Decreased trend in hospital mortality from pancreatic cancer despite increase in number of hospital admissions


Department of Medicine, Division of Gastroenterology, Aurora Saint Luke's Medical Center


BACKGROUND AND AIM: Pancreatic cancer is one of the common cancers in US and is associated with high mortality and morbidity. The objectives of our study were to look at the recent trends in the number of hospitalizations with pancreatic cancer.

METHODS: We identified patients with a discharge diagnosis of pancreatic cancer in the National Inpatient Sample from 2007 to 2011 using International Classification of Diseases-Clinical Modification, 9th revision (ICD-9-CM) codes. We looked at the yearly trend in the hospitalizations with pancreatic cancer and the outcomes which included length of stay (LOS), hospital charges and in-hospital mortality. We also performed multivariate analysis to look for the predictors of mortality.

RESULTS: There were 450, 414 patients with discharge diagnosis of pancreatic cancer. There was 18% increase in hospitalizations with pancreatic cancer in 2011 compared to 2007. Most of the patients were Caucasian (63%) with the mean age of 68 ± 0.14 years, had Medicare (57%) as primary insurance, were from Southern region (35%) and had higher Charlson Comorbidity Index (CCI) (87% with CCI > = 5). 6% underwent Whipple's procedure in the index hospitalization. After the adjustment for inflation, the mean hospital charges increased from $ 47,331 in 20007 to $ 53, 854 in 2011 (p = 0.01). LOS decreased from 7.31 ± 0.11 days in 2007 to 6.70 ± 0.09 days in 2011 (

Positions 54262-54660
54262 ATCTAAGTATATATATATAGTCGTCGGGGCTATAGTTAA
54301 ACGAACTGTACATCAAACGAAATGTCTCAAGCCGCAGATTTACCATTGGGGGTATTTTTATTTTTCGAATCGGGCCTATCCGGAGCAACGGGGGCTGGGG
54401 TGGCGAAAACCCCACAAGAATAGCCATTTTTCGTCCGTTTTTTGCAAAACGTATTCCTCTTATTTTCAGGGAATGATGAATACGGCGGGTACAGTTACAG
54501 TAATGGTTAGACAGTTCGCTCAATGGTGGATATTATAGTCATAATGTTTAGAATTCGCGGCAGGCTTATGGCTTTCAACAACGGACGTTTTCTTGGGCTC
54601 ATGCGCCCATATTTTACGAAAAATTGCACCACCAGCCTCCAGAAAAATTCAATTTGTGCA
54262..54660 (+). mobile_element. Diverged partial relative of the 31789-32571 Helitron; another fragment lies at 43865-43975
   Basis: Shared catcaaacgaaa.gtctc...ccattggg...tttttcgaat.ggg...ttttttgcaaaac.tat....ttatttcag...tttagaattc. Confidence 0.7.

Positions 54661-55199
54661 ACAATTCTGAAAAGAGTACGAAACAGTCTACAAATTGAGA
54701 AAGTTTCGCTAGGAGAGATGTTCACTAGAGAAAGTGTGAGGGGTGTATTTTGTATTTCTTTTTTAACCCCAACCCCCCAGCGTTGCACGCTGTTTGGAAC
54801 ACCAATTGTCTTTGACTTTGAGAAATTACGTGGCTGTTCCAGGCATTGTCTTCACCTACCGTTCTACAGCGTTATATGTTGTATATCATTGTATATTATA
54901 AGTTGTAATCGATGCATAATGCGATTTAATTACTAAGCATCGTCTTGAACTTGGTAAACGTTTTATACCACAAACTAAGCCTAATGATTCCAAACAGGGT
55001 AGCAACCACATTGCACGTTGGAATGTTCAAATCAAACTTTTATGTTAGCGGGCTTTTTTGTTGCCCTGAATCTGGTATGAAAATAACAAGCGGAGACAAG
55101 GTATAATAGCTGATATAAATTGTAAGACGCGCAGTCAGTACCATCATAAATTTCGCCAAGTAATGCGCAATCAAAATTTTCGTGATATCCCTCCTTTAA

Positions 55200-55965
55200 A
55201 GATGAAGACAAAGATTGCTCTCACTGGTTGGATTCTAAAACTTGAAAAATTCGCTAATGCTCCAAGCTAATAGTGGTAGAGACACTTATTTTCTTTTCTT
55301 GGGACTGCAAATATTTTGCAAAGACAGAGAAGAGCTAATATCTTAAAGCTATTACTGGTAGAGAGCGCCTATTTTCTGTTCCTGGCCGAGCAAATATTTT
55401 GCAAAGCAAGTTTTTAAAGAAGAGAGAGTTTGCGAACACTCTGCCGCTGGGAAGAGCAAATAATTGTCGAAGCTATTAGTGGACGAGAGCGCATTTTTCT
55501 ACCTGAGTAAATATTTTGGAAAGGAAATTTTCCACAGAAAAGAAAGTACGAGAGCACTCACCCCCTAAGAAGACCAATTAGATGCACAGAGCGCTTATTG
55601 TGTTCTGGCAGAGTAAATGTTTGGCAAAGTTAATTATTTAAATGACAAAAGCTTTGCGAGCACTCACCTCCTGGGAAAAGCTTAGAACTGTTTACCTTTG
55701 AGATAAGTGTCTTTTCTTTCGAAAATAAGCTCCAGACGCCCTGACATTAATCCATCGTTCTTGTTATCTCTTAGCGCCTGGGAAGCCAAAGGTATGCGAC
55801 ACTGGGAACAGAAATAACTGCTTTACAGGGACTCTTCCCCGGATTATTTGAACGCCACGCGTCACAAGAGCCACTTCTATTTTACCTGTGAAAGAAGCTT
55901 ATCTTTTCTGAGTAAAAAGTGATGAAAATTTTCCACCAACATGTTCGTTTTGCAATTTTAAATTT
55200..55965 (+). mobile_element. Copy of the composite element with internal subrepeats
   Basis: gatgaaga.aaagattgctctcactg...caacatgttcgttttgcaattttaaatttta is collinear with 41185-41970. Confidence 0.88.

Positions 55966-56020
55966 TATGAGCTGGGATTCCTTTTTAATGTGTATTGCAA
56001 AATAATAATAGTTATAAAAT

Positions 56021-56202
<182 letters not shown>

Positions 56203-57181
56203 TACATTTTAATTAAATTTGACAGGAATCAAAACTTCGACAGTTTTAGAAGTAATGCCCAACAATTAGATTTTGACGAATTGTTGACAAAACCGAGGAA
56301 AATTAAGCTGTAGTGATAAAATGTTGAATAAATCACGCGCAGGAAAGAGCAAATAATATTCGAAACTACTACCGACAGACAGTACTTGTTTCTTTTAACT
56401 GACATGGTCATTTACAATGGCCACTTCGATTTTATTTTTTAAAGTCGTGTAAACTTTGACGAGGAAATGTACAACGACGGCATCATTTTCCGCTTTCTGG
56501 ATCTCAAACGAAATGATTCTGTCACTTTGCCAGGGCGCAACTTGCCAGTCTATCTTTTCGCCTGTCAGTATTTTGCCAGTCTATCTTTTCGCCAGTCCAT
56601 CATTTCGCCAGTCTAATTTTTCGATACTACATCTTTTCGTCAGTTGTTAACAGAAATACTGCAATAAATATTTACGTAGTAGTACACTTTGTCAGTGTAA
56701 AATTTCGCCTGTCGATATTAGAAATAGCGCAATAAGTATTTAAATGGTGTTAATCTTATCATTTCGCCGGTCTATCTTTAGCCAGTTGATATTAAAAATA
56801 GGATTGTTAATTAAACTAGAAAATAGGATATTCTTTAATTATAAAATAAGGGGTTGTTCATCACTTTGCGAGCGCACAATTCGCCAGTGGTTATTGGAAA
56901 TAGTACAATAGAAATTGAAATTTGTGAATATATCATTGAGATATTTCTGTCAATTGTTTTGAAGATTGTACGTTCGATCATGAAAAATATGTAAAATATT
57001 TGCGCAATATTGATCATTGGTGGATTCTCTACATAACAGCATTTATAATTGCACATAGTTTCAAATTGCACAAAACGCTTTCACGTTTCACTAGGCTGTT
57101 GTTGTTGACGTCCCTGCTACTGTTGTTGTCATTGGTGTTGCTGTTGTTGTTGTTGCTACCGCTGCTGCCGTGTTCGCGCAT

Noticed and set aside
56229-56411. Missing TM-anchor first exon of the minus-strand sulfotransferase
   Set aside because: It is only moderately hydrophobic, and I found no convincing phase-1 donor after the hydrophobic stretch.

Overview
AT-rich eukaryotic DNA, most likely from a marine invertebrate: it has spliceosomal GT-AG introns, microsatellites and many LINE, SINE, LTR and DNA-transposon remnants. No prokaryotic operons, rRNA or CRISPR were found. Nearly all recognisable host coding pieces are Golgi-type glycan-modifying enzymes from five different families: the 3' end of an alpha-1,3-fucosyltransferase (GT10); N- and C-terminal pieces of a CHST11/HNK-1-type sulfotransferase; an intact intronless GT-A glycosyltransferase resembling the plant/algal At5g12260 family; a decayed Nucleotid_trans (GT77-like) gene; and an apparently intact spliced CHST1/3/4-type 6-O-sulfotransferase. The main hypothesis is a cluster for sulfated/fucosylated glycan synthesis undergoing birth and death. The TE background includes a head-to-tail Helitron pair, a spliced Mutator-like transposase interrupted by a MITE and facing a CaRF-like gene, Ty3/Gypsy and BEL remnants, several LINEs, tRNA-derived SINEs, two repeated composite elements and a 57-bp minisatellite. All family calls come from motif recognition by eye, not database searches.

CONCLUSIONS: Our study showed downward trends in LOS and in-hospital mortality despite increasing hospitalizations with pancreatic cancer.

Document Type


PubMed ID


Link to Full Text